9. Grey JE, Harding KG, Enoch S. Venous and arterial leg ulcers. BMJ. 2006; 332 (7537): p.347-350.doi: 10.1136/bmj.332.7537.347 . | Open in Read by QxMD
  10. Jull et al. Pentoxifylline for treating venous leg ulcers. Cochrane Database Syst Rev. 2012.doi: 10.1002/14651858.cd001733.pub3 . | Open in Read by QxMD
  11. Gloviczki P, Comerota AJ, Dalsing MC, et al. The care of patients with varicose veins and associated chronic venous diseases: Clinical practice guidelines of the Society for Vascular Surgery and the American Venous Forum. J Vasc Surg. 2011; 53 (5): p.2S-48S.doi: 10.1016/j.jvs.2011.01.079 . | Open in Read by QxMD
  12. De Maeseneer MG, Kakkos SK, Aherne T, et al. European Society for Vascular Surgery (ESVS) 2022 Clinical Practice Guidelines on the Management of Chronic Venous Disease of the Lower Limbs. Eur J Vasc Endovasc Surg. 2022.doi: 10.1016/j.ejvs.2021.12.024 . | Open in Read by QxMD
  13. ACR Appropriateness Criteria on Management of Lower-Extremity Venous Insufficiency. Updated: January 1, 2012. Accessed: December 23, 2021.
  14. American Institute of Ultrasound in Medicine. AIUM Practice Parameter for the Performance of a Peripheral Venous Ultrasound Examination. Journal of Ultrasound in Medicine. 2020; 39 (5): p.E49-E56.doi: 10.1002/jum.15263 . | Open in Read by QxMD
  15. Lurie F, Passman M, Meisner M, et al. The 2020 update of the CEAP classification system and reporting standards. J Vasc Surg Venous Lymphat Disord. 2020; 8 (3): p.342-352.doi: 10.1016/j.jvsv.2019.12.075 . | Open in Read by QxMD
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  17. Townsend CM, Beauchamp RD, Evers BM, Mattox KL. Sabiston Textbook of Surgery: The Biological Basis of Modern Surgical Practice. Elsevier ; 2021
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  19. Al Shammeri O, AlHamdan N, Al-Hothaly B, Midhet F, Hussain M, Al-Mohaimeed A. Chronic Venous Insufficiency: prevalence and effect of compression stockings. Int J Health Sci. 2014; 8 (3): p.231-6.doi: 10.12816/0023975 . | Open in Read by QxMD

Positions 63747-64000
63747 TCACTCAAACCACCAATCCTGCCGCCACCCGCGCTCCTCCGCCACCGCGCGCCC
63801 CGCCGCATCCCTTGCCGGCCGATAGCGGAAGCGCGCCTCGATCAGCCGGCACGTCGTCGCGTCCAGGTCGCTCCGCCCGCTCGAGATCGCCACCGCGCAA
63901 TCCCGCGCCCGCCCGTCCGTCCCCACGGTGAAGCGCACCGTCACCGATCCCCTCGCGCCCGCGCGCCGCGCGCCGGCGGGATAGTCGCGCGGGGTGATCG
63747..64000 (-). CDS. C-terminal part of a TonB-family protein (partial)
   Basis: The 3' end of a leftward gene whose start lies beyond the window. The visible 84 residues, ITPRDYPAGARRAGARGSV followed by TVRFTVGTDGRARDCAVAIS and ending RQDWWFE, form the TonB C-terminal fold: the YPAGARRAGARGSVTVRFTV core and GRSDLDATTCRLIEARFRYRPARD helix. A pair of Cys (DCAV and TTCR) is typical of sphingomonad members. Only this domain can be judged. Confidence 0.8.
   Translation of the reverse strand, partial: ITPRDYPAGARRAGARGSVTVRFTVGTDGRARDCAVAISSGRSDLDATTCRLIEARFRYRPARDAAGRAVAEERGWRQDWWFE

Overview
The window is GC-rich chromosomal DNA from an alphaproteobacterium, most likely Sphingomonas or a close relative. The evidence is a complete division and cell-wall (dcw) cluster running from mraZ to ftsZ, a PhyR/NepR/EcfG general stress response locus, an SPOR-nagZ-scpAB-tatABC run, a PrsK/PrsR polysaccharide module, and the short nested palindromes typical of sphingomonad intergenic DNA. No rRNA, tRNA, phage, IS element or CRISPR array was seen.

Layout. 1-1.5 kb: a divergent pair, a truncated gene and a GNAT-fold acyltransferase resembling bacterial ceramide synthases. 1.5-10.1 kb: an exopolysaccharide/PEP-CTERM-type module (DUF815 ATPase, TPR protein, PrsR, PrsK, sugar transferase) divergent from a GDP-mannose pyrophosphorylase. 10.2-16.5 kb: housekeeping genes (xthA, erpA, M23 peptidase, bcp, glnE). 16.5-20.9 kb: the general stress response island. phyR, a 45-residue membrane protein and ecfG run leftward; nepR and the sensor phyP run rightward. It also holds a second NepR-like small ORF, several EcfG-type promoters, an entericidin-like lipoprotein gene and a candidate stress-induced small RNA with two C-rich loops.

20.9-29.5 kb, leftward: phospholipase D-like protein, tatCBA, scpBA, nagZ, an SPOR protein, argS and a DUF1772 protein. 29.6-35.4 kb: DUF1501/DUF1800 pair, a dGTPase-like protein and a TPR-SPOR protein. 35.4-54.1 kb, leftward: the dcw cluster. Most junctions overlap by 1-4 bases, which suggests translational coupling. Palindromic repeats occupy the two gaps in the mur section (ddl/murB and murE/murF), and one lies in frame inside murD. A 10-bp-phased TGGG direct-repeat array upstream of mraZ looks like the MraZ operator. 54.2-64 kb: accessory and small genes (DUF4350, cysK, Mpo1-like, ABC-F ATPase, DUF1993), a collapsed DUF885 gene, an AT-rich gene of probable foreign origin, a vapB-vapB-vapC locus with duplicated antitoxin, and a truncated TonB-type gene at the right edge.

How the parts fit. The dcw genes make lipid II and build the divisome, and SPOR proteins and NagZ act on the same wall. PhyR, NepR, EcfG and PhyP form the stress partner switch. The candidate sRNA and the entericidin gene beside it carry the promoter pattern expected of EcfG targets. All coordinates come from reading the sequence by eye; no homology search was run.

20. Piazza G. Varicose Veins. Circulation. 2014; 130 (7): p.582-587.doi: 10.1161/circulationaha.113.008331 . | Open in Read by QxMD
  21. Leg ulcers (and disorders of venous insufficiency). Updated: October 17, 2016. Accessed: March 8, 2017.
  22. Kim J, Richards S, Kent PJ. Clinical examination of varicose veins--a validation study. Ann R Coll Surg Engl. 2000; 82 (3): p.171-5.
  23. Lanzer P, Topol EJ. Pan Vascular Medicine. Springer ; 2013
  24. $Practice guidelines - Superficial Venous Disease.
  25. Lerebourg L, L’Hermette M, Menez C, Coquart J. The effects of shoe type on lower limb venous status during gait or exercise: A systematic review. PLoS ONE. 2020; 15 (11): p.e0239787.doi: 10.1371/journal.pone.0239787 . | Open in Read by QxMD
  26. Caggiati A, De Maeseneer M, Cavezzi A, Mosti G, Morrison N. Rehabilitation of patients with venous diseases of the lower limbs: State of the art. Phlebology: The Journal of Venous Disease. 2018; 33 (10): p.663-671.doi: 10.1177/0268355518754463 . | Open in Read by QxMD
  27. Shai A, Halevy S. Direct triggers for ulceration in patients with venous insufficiency. Int J Dermatol. 2005; 44 (12): p.1006-1009.doi: 10.1111/j.1365-4632.2005.02317.x . | Open in Read by QxMD
  28. Lurie F, Lal BK, Antignani PL, et al. Compression therapy after invasive treatment of superficial veins of the lower extremities: Clinical practice guidelines of the American Venous Forum, Society for Vascular Surgery, American College of Phlebology, Society for Vascular Medicine, and International Union of Phlebology. J Vasc Surg Venous Lymphat Disord. 2019; 7 (1): p.17-28.doi: 10.1016/j.jvsv.2018.10.002 . | Open in Read by QxMD
  29. Rabe E, Partsch H, Hafner J, et al. Indications for medical compression stockings in venous and lymphatic disorders: An evidence-based consensus statement. Phlebology. 2017; 33 (3): p.163-184.doi: 10.1177/0268355516689631 . | Open in Read by QxMD
  30. Bar L, Brandis S, Marks D. Improving Adherence to Wearing Compression Stockings for Chronic Venous Insufficiency and Venous Leg Ulcers: A Scoping Review. Patient Prefer Adherence. 2021; Volume 15: p.2085-2102.doi: 10.2147/ppa.s323766 . | Open in Read by QxMD
  31. Karathanos C, Spanos K, Saleptsis V, Tsezou A, Kyriakou D, Giannoukas AD. Recurrence of superficial vein thrombosis in patients with varicose veins. Phlebology. 2016; 31 (7): p.489-495.doi: 10.1177/0268355515596475 . | Open in Read by QxMD
  32. Martinez-Zapata MJ, Vernooij RW, Uriona Tuma SM, et al. Phlebotonics for venous insufficiency. Cochrane Database Syst Rev. 2016; 4: p.CD003229.doi: 10.1002/14651858.CD003229.pub3 . | Open in Read by QxMD
  33. Pittler MH, Ernst E. Horse chestnut seed extract for chronic venous insufficiency. Cochrane Database Syst Rev. 2012.doi: 10.1002/14651858.cd003230.pub4 . | Open in Read by QxMD